Fruit trees require little if any fertilizer the year they are planted, particularly if you did a good job preparing the soil—adjusting pH and adding organic matter—the previous year. A starter solution applied at planting usually supplies enough nutrients for the first season's growth. In subsequent years, some fertilizer may be needed for good annual growth.

Most soils contain many of the elements essential for plant growth. Fruit trees have large root systems. Under favorable conditions, the roots tap a large volume of soil, foraging for nutrients. Fertilizer is needed only when plants are unable to get sufficient quantities of these elements from the soil. When trees can't get enough nutrients from the soil, the result can be decreased vegetative growth, light fruit set, and small fruit.

Whatever you do, don't overdo the application of fertilizers! Too much fertilizer can be as detrimental as too little, particularly when it comes to nitrogen. Nitrogen fertilizers, represented by the first number on the fertilizer

Wood chip or bark mulch is least attractive to voles.

bag, fuel the annual extension growth in the trees (see Figure 12, page 31).

Annual extension growth is the amount that a branch grows each year. Too much fertilizer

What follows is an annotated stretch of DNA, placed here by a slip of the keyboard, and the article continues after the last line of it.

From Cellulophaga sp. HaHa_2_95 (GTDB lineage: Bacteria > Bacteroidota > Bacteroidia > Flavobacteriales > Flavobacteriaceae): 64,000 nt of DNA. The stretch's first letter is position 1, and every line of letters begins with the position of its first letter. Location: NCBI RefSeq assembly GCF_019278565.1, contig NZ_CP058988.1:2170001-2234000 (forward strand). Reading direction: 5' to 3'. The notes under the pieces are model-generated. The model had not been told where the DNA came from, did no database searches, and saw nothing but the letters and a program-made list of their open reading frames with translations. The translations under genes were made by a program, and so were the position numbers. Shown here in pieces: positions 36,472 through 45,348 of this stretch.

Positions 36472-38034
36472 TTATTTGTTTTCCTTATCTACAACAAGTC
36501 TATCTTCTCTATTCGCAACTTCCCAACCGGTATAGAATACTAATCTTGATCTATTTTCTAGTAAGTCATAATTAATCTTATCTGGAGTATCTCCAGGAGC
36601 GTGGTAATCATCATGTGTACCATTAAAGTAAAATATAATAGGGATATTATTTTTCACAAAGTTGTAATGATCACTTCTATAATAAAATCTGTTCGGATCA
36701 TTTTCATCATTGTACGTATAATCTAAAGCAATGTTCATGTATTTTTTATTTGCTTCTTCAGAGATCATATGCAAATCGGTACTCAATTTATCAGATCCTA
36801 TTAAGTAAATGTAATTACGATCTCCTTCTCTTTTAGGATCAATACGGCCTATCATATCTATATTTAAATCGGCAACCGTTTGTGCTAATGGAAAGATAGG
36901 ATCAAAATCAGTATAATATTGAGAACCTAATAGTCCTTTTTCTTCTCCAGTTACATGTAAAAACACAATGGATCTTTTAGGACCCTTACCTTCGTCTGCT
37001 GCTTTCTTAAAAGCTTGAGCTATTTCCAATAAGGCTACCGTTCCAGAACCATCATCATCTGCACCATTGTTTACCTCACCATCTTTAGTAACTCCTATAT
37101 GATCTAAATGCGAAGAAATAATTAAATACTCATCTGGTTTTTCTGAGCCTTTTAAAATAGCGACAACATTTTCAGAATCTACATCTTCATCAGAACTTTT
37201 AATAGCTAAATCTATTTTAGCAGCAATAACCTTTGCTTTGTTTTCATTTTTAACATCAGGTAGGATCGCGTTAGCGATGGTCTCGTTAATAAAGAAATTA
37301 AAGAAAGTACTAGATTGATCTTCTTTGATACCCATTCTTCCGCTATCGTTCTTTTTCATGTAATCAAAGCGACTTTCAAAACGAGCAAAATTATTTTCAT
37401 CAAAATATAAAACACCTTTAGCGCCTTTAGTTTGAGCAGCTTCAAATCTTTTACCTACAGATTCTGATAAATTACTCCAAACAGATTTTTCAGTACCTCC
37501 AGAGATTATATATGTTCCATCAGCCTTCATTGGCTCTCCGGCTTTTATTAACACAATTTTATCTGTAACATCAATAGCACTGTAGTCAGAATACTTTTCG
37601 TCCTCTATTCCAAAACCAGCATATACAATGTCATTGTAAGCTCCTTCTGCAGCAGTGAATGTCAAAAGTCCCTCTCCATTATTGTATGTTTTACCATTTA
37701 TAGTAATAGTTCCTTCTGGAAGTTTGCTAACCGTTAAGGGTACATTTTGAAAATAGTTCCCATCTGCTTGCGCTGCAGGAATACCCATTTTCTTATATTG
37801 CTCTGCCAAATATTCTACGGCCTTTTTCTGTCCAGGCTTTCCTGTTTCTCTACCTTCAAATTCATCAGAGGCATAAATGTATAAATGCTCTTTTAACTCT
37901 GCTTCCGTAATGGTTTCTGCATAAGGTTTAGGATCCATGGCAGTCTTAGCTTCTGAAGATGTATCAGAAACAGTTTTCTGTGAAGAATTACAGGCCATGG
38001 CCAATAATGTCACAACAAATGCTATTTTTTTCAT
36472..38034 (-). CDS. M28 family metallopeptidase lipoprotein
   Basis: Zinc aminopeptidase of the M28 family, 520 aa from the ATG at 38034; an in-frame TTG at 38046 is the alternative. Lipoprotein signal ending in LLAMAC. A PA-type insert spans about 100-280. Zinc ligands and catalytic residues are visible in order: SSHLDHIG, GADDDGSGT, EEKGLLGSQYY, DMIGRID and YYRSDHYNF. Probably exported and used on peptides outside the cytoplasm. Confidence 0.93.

To gauge annual extension growth, measure the distance from the tip of the is as bad as too branch back to the "ring" formed by the scars from the previous year's buds little that encircle the branch, marking the end of the previous season's growth. '_

You generally should get about 18 to 24 inches of annual extension growth during the first several years. Thereafter, 10 to 12 inches is sufficient for mature trees.

As a general rule, determine how much fertilizer to apply based on the guidelines in the chart below. These are the rates that you should apply if your trees are not producing enough annual extension growth as described above.

Note that the amounts are small, but don't be tempted to overapply! Overfertilization with nitrogen, phosphorus, and potassium can cause deficiencies in other nutrients. If your young trees are growing as described above, then apply no fertilizer and reevaluate your need next year.

Ammonium nitrate

Nitrogen rate (33% N) 10-10-10 (10% N) 20-20-20 (20% N)

Young trees 0.04 lb./tree 2 0z./tree 6 0z./tree 3 0z./tree

Mature trees 0.08 lb./tree 4 0z./tree 12 0z./tree 6 0z./tree

If your trees flower every year but don't produce fruit, a micronutrient deficiency might be the cause. After eliminating other possibilities, such as late frosts, have a leaf tissue analysis done. (For more information about leaf analysis testing, contact the Cornell Nutrient and Elemental Analysis Laboratory, telephone: 607-255-1785, or via the web at www.hort.cornell.edu/de-partment/facilities/icp)

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